(Photo: Jesse Chan-Norris)

Trampled by Turtles, a progressive bluegrass band from Duluth, Minnesota, are known for their raucous, insanely speedy jams. Their music is a stimulating hybrid of punk-rock energy and jam-band virtuosity. Audiences attending a Trampled by Turtles show have come to expect frenzied fiddle solos by Ryan Young, lighting-speed banjo rolls by Dave Carroll and aggressive vocalizing by frontman Dave Simonett. After you’ve heard them tackle a fast-as-lightning tune like “Risk,” you understand how appropriate their name is. When you see the group on stage, they seem like innocent acoustic musicians who would never harm anyone. Once they start playing, you understand that indeed these turtles have the power to trample anything in their way from the sheer force of their talents.

The group delivered a nuanced, musically impressive performance at Metro. Songs from their new record Stars and Satellites, a slightly more mellow effort than their previous album Palomino, dominated the set list. The band played almost as many ballads as they did brisk barn-burners. I was excited to see the group explore their more sensitive side, for it proved not only their virtuosity, but their versatility. They injected just as much heart and soul into the slow tunes as the crazy, jammy instrumentals.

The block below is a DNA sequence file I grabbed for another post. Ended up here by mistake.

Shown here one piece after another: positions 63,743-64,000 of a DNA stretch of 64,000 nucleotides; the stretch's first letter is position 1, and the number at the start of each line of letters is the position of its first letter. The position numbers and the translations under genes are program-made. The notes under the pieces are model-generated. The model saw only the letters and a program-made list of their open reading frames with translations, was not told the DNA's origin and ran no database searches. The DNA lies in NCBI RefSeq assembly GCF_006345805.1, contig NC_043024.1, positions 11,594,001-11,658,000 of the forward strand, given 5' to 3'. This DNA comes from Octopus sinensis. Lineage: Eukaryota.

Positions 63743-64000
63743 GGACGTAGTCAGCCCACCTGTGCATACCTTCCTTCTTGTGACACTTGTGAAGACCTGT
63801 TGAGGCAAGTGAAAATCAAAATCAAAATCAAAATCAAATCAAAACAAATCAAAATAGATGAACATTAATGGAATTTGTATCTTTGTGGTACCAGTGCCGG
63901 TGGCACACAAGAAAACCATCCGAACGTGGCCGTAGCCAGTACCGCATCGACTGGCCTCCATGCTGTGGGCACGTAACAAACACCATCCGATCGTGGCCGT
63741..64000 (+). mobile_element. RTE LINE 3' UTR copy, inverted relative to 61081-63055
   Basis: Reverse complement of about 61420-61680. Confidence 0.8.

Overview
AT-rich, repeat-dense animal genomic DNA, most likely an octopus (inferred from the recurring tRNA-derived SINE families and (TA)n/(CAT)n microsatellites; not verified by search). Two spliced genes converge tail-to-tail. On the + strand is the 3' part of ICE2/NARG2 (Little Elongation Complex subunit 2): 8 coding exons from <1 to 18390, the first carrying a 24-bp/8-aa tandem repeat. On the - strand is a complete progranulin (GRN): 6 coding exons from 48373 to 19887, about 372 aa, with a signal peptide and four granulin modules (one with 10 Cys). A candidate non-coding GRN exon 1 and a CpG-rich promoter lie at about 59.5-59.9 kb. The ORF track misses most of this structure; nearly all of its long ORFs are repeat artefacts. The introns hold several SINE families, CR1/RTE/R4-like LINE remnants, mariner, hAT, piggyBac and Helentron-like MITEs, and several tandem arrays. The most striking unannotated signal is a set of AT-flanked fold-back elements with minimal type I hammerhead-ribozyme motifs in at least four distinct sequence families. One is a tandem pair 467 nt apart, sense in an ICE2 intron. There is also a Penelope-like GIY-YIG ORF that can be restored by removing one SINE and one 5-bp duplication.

Despite the band’s superb musicianship, the show didn’t fully resonate with me. The audience, a sold-out Friday night crowd at a venue right across from Wrigley Field, had a lot to do with the dissatisfaction I felt. They came ready to party and socialize, not so much to listen to music. The people standing around me seemed uninterested in appreciating the subtlety of the band’s performance. They spent most of their time talking loudly, even during the show’s quieter moments. Trampled by Turtles often functioned more as a bar band that happened to be playing in the background rather than the center of attention.

To be fair, I arrived slightly later to the gig than I had hoped, therefore didn’t get a prime spot in the crowd. I did move around to several locations during the show, however, and found that the audience climate was quite similar wherever I went. I sometimes had to strain to fully hear the band during more gentle tunes like “Midnight on the Interstate” or “Beautiful.” Although Metro’s sound system is usually decent, the acoustic instruments didn’t cut through the sea of noise surrounding me. The audience was more engaged during the fast-paced Palomino tracks “It’s a War” and “Wait So Long,” two of the band’s most popular tunes among their fan base. They put down their cell phones and stopped gabbing about their stressful work weeks long enough to sing along and bob up and down to these songs.

To Trampled by Turtles’ credit, the show at Metro filled me with the desire to see the band again in a better setting. There is no denying that this is a talented group with a fun spin on bluegrass and jam music. I am excited by the dynamic range they show on their latest record. It’s just too bad that the subtlety and versatility couldn’t compete with the often indifferent crowd.

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